The Winter Wheat Festival of Writing is just around the corner! We have dozens of great and intriguing panels for you to attend, from poetry, fiction, nonfiction, publishing, techniques, and new ideas for your own writing.
Are you a poet or just love poetry? Take a look at these 5 panels that are poetry-focused:
“The Poetic Image as Communication,” with Jacob Hall
We will have a discussion on the utility of the poetic image as a means of communicating theme, narrative, sense, and emotion within a poem. This will involve exploring hypothetical uses of image as a means of communication, as well as examining works from a range of poets who utilize the communicative image within their poems. Finally, we will have a workshop in which attendees will work to craft their own poetic images intended to communicate with a reader.
Jacob Hall is a second-year MFA candidate in creative writing at BGSU. He serves as the assistant poetry editor for Mid-American Review.
(this workshop will be held on Friday, November 4th from 3:00-4:15pm. If you’re interested in attending this workshop, select A2 when you register!)
“Rhythm. Rhythm. Rhythm. Rhythm.” with Abigail Cloud
An old Sesame Street music scene begins with those words and continues on to study objects that make distinct rhythms. Why is rhythm so often hard for us to grasp as adults? In this workshop we’ll experiment with ways to charge our poetic language rhythmically, whether or not we’re following a meter.
Abigail Cloud teaches creative writing, editing, and publishing at BGSU and serves as editor-in-chief of Mid-American Review. Her book, Sylph (Pleiades, 2015), won the 2014 Lena-Miles Wever Todd Prize.
(this workshop will be held on Friday, November 4th from 4:30-5:45pm. If you’re interested in attending this workshop, select B2 when you register!)
“The Contemporary Ode,” with Katrina Vandenberg
Poet C.D. Wright said that the ode is “one of the few literary tendencies left on the lot that admits wonder and presumes a future.” In this hands-on workshop, we’ll examine what it means in 2016 to celebrate and wonder, noting strategies of contemporary ode writers like Ross Gay, Sharon Olds, Pablo Neruda, Lucille Clifton, and others, then put those strategies to work on the page as we create new work.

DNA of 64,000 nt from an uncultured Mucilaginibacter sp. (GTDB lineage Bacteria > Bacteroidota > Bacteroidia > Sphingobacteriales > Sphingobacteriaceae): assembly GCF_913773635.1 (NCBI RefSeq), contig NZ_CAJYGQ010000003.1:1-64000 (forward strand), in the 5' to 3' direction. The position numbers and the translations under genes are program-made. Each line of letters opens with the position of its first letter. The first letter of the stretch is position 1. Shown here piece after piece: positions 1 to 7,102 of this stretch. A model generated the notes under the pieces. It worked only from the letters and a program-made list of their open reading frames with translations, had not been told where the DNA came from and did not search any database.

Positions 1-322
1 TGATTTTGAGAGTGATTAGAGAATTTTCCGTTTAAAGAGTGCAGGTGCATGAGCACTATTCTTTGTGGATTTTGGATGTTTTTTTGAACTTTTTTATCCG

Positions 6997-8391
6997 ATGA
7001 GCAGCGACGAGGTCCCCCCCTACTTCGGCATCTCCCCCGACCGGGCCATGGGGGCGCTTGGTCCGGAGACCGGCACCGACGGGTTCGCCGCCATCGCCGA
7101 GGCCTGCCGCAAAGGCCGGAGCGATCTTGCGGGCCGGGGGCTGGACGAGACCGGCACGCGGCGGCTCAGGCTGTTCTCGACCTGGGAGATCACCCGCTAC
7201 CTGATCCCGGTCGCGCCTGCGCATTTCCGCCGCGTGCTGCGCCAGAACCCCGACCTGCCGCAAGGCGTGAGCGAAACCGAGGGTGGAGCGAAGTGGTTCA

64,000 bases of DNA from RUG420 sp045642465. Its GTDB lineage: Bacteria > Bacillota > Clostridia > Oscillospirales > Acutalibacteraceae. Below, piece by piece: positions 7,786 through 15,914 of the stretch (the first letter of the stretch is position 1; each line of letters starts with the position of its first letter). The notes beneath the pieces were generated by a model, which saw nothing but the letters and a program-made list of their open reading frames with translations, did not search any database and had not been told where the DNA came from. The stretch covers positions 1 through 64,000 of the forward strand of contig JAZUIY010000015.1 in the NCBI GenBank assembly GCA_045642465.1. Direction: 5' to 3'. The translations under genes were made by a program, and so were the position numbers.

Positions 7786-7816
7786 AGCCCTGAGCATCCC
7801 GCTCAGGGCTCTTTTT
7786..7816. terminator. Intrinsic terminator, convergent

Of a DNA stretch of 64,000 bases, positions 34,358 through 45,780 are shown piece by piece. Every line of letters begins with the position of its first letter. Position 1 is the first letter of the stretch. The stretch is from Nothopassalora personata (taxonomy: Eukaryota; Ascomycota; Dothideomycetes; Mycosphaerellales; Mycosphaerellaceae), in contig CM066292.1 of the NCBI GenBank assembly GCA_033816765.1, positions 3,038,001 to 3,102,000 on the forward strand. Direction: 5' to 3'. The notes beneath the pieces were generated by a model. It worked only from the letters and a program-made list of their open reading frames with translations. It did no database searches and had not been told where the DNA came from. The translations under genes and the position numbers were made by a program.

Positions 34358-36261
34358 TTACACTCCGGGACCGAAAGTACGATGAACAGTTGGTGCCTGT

Katrina Vandenberg is the author of two books of poems, The Alphabet Not Unlike the World (2012) and Atlas(2004), both from Milkweed. She teaches in The Creative Writing Program at Hamline University, and serves as poetry editor for Water~Stone Review. She is co-attending the FUSE conference as founding editor of the undergraduate magazine Runestone. www.katrinavandenberg.com
(this workshop will be held on Saturday, November 5th from 9:30-10:45am. If you’re interested in attending this workshop, select C8 when you register!)
“Write Yourself as You Are, with Purpose: Feminism & Poetry,” with Roseanna Boswell
Adrienne Rich wrote, “the moment a feeling enters a body, is political,” suggesting that the intersection of feelings and bodies is political, which means that poetry is political. Helene Cixous demanded: “write yourself. Your body must be heard,” because we must meet ourselves in our own words, our own bodies, and not settle for someone else’s perspective. Writing poetry is not just political for the listener or reader then, but also for the writer who is claiming their voice as a valuable one. In this workshop we will discuss using poetry as a means of accessing identity, and attendees will be given the chance to draft poems with this goal in mind.
Roseanna Boswell is a poetry MFA candidate at BGSU in Ohio. Her writing focuses primarily on the voices of girls and women, and seeks to explore and interrogate traditional notions of femininity as related to gender, sexuality, and body image.
(this workshop will be held on Saturday, November 5th from 11:00-12:15pm. If you’re interested in attending this workshop, select D2 when you register!)
“(Re)combining Poetic Sensibilities,” with Brandon North
Centos, erasures, Google sculpting, and other recombinant methods of composing poems are helpful with the metacognition of one’s poetic sensibilities. For both the student and experienced writer, composing with gathered materials is useful in reorienting, honing, or expanding one’s sense of what is possible in a piece of writing. In this workshop, we will try out several methods of composing found poetry with an eye toward critically investigating why we might use, choose, and/or combine words/phrases/sentences in crafting poems. After writing through each method, we will discuss the aesthetics we find ourselves leaning toward, both personally and collectively.
Brandon North is a second-year poet in the NEOMFA program and holds an MA in literature from Wright State University. His work appears or is forthcoming in decomP and UnLost. He redirects energy at centeringspirals.blogspot.com.
(this workshop will be held on Saturday, November 5th from 1:30-2:45pm. If you’re interested in attending this workshop, select E6 when you register!)
Check out these and other great panels on our website: